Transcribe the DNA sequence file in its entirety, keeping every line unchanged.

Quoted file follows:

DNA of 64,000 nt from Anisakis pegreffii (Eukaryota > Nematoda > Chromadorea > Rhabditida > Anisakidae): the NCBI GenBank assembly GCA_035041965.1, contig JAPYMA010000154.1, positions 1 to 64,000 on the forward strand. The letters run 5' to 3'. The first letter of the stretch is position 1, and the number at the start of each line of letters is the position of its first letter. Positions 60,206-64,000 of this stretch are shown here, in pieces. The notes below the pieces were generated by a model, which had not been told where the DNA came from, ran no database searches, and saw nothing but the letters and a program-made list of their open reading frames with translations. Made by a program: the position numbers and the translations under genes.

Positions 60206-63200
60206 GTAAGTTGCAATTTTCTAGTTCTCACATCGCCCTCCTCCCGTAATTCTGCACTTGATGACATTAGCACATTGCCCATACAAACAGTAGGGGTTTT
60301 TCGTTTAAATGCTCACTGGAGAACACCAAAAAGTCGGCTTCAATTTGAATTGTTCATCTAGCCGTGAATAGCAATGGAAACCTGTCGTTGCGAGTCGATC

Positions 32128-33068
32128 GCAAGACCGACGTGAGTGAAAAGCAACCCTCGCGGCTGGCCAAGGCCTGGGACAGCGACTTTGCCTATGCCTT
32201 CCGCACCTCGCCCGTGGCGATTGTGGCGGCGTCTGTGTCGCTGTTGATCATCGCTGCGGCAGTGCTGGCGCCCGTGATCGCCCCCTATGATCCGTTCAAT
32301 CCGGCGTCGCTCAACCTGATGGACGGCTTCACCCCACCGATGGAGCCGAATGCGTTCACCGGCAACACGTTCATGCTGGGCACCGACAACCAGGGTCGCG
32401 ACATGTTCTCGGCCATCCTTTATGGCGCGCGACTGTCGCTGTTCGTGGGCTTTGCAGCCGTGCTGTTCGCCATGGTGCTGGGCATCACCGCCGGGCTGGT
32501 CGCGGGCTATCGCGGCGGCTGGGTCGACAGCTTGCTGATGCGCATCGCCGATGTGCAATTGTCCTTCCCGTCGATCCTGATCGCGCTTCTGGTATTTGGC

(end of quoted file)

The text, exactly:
DNA of 64,000 nt from Anisakis pegreffii (Eukaryota > Nematoda > Chromadorea > Rhabditida > Anisakidae): the NCBI GenBank assembly GCA_035041965.1, contig JAPYMA010000154.1, positions 1 to 64,000 on the forward strand. The letters run 5' to 3'. The first letter of the stretch is position 1, and the number at the start of each line of letters is the position of its first letter. Positions 60,206-64,000 of this stretch are shown here, in pieces. The notes below the pieces were generated by a model, which had not been told where the DNA came from, ran no database searches, and saw nothing but the letters and a program-made list of their open reading frames with translations. Made by a program: the position numbers and the translations under genes.

Positions 60206-63200
60206 GTAAGTTGCAATTTTCTAGTTCTCACATCGCCCTCCTCCCGTAATTCTGCACTTGATGACATTAGCACATTGCCCATACAAACAGTAGGGGTTTT
60301 TCGTTTAAATGCTCACTGGAGAACACCAAAAAGTCGGCTTCAATTTGAATTGTTCATCTAGCCGTGAATAGCAATGGAAACCTGTCGTTGCGAGTCGATC

Positions 32128-33068
32128 GCAAGACCGACGTGAGTGAAAAGCAACCCTCGCGGCTGGCCAAGGCCTGGGACAGCGACTTTGCCTATGCCTT
32201 CCGCACCTCGCCCGTGGCGATTGTGGCGGCGTCTGTGTCGCTGTTGATCATCGCTGCGGCAGTGCTGGCGCCCGTGATCGCCCCCTATGATCCGTTCAAT
32301 CCGGCGTCGCTCAACCTGATGGACGGCTTCACCCCACCGATGGAGCCGAATGCGTTCACCGGCAACACGTTCATGCTGGGCACCGACAACCAGGGTCGCG
32401 ACATGTTCTCGGCCATCCTTTATGGCGCGCGACTGTCGCTGTTCGTGGGCTTTGCAGCCGTGCTGTTCGCCATGGTGCTGGGCATCACCGCCGGGCTGGT
32501 CGCGGGCTATCGCGGCGGCTGGGTCGACAGCTTGCTGATGCGCATCGCCGATGTGCAATTGTCCTTCCCGTCGATCCTGATCGCGCTTCTGGTATTTGGC